correlation between the intensity of fluorescence and

the type of cell observed within the colonies (see

above). The dark staining type A cells observed in thin

sections fluoresce brightly while the lighter staining

type B cells and degenerated type C cells fluoresce very

weakly or not at all.

At 12 days the three cell types within a colony

are present in approximately equal numbers but by day 15

the second lighter staining cell type predominates (Fig.

60) and in cultures older than 21 days the degenerative

cell type is most common (Fig. 61). By 90 days only a

few of the younger cell types can be found (Fig. 62),

and at 105 and 360 days (Fig. 63), which appear the

same, only a few single cells look viable. The matrix

Figures 58 and 59. Sections showing the correlation
between cell type and autofluorescence.

Fig. 58. Thin section of colonies showing the
various cell types.

Fig. 59. Thick section of the same cells in figure
58 but viewed with fluorescence
microscopy. The dark staining cells in
thin sections (type "A") are the same
cells that fluoresce brightly in thick



4 ='

.. v4

1pm -

Figures 60-63. Thin sections of older cultures of the
variant strain of Ms. mazei S6 grown in the limited

Fig. 60.

Fig. 61.

Fig. 62.

Fifteen-day old colony showing the three
cell types (see text).

Twenty-one-day colony with cell type "C"

Ninety-day colony where most of the cells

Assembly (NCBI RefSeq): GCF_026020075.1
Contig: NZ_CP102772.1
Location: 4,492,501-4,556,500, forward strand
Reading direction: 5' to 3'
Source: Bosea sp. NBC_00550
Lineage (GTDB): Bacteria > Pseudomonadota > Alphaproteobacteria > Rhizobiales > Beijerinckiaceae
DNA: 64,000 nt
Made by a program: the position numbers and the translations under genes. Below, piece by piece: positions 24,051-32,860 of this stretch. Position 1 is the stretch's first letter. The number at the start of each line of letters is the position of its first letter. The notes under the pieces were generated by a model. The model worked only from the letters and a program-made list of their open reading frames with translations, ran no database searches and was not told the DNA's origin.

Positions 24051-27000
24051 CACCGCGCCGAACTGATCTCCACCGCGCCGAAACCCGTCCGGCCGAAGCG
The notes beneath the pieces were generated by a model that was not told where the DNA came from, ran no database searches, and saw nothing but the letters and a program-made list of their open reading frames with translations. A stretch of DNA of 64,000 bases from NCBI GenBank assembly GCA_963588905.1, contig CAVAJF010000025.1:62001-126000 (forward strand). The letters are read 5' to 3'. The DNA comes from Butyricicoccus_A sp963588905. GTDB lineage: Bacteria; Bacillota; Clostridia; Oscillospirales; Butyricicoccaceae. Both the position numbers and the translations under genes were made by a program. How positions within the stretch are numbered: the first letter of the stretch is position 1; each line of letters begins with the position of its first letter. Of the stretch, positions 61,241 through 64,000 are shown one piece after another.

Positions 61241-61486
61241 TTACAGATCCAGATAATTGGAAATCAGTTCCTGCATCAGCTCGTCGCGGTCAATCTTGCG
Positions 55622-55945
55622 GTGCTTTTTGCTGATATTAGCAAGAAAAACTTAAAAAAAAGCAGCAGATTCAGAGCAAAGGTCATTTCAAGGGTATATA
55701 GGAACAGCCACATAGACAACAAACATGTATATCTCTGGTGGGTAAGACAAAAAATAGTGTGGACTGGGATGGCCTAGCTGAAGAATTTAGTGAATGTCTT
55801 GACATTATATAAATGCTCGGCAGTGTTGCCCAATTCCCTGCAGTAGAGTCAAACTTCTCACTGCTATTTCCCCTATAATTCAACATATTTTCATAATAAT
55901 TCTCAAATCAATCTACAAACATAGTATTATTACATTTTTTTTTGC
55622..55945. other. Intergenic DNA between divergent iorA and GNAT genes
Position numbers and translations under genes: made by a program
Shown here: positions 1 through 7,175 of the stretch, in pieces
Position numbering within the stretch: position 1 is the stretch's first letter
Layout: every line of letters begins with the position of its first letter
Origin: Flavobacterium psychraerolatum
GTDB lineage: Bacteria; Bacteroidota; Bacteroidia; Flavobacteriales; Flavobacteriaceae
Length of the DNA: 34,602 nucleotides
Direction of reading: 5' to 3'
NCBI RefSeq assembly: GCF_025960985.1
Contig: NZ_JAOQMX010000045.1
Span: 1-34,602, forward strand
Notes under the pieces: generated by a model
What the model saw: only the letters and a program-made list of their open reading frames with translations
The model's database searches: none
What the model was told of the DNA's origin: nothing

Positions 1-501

are dead.

Fig. 63. One-hunded-twenty-day colony that appears
the same as one-year-old colonies (not
shown). Only a few viable looking cells
are present.

between degenerated cells is poorly defined and the

granules and polyphophate bodies persist. Possible

resting forms (see below) can be found in these older

cultures that have thick specialized walls.

Possible Resting Forms

Cultures of the variant Ms. mazei strain S6 older

than three months are largely composed of dead cells.

However, several types of structures which may be

resting forms are found (Figs. 64-66). Islands of

viable looking cells can be found toward the center of

the colonies (Fig. 64). In thin sections these are

usually composed of 10-15 cells each surrounded by a

dense layer of matrix material 100-200 nm thick.

Frequently, individual cells can be found with a

specialized uniform layer 40 nm thick that is apparently

derived from the matrix but appears more dense (Fig.

65). Numerous membrane tuhiles may be found outside the

protein layer and division septa were never observed in

these cells. The single-cell forms are usually

spherical but they are sometimes rod shaped. They may

or may not contain cytoplasmic granules or polyphosphate

bodies. A specialized layer sometimes develop around

cells in younger cultures when the other cells still